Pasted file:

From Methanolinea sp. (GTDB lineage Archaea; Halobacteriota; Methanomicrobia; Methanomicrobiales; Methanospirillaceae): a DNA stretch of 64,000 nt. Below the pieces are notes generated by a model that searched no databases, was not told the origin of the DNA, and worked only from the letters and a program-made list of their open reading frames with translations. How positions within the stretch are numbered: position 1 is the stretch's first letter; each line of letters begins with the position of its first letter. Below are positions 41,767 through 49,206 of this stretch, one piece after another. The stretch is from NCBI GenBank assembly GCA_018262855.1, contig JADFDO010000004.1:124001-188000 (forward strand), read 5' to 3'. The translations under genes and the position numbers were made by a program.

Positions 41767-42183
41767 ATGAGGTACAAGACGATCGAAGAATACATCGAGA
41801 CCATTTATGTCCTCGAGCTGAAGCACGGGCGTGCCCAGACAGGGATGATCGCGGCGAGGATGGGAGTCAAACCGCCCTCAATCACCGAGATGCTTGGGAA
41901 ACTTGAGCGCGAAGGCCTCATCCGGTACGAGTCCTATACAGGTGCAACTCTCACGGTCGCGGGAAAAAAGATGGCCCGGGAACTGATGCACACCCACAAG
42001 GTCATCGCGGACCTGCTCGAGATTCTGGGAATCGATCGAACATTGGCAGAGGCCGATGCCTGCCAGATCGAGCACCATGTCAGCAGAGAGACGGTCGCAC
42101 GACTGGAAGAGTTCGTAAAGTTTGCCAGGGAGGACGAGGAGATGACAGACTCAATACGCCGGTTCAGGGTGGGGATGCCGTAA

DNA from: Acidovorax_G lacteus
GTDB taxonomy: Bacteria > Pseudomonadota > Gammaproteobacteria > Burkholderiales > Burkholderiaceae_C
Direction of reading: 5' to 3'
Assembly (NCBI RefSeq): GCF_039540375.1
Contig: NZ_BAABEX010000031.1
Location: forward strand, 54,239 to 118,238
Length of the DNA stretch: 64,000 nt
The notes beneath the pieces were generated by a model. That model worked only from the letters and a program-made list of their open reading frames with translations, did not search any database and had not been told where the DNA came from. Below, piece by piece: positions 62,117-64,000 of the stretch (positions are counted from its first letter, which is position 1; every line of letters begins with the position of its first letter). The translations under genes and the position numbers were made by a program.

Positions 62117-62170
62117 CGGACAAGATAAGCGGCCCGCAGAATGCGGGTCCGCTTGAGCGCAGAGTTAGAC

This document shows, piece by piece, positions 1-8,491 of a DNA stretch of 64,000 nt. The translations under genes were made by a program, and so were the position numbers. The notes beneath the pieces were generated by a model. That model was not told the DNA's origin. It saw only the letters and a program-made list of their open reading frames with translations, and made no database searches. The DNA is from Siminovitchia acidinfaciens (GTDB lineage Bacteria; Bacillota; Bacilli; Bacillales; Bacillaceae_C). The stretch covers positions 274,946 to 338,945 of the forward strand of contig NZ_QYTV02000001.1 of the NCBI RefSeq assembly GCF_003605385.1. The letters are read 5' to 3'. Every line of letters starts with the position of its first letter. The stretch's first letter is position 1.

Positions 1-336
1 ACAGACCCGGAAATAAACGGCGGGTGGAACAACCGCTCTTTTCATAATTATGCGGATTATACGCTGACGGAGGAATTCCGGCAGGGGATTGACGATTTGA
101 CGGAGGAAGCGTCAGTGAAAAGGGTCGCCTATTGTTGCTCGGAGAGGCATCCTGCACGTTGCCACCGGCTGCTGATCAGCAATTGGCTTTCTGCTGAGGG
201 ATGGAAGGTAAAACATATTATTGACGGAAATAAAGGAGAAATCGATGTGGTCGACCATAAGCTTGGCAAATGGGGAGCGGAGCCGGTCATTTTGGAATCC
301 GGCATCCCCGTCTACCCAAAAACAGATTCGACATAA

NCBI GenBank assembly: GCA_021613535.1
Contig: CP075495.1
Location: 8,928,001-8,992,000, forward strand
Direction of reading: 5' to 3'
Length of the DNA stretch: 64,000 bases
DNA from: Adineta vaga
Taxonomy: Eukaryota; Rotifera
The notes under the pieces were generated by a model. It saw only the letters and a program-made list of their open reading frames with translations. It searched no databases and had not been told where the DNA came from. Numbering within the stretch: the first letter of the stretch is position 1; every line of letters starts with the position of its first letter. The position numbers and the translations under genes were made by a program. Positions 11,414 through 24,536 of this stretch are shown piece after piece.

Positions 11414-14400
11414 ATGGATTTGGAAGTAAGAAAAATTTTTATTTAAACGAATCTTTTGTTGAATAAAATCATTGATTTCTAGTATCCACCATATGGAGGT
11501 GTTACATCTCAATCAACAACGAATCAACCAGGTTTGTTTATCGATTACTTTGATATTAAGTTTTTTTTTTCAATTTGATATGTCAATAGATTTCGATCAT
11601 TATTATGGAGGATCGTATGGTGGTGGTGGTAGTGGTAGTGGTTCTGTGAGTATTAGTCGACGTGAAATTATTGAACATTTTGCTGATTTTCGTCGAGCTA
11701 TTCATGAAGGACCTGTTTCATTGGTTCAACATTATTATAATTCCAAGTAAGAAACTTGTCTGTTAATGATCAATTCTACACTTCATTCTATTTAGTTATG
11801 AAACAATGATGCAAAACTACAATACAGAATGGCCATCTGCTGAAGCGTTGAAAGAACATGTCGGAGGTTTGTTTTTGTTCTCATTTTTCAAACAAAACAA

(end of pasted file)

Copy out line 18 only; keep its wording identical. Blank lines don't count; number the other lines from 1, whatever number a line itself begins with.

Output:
This document shows, piece by piece, positions 1-8,491 of a DNA stretch of 64,000 nt. The translations under genes were made by a program, and so were the position numbers. The notes beneath the pieces were generated by a model. That model was not told the DNA's origin. It saw only the letters and a program-made list of their open reading frames with translations, and made no database searches. The DNA is from Siminovitchia acidinfaciens (GTDB lineage Bacteria; Bacillota; Bacilli; Bacillales; Bacillaceae_C). The stretch covers positions 274,946 to 338,945 of the forward strand of contig NZ_QYTV02000001.1 of the NCBI RefSeq assembly GCF_003605385.1. The letters are read 5' to 3'. Every line of letters starts with the position of its first letter. The stretch's first letter is position 1.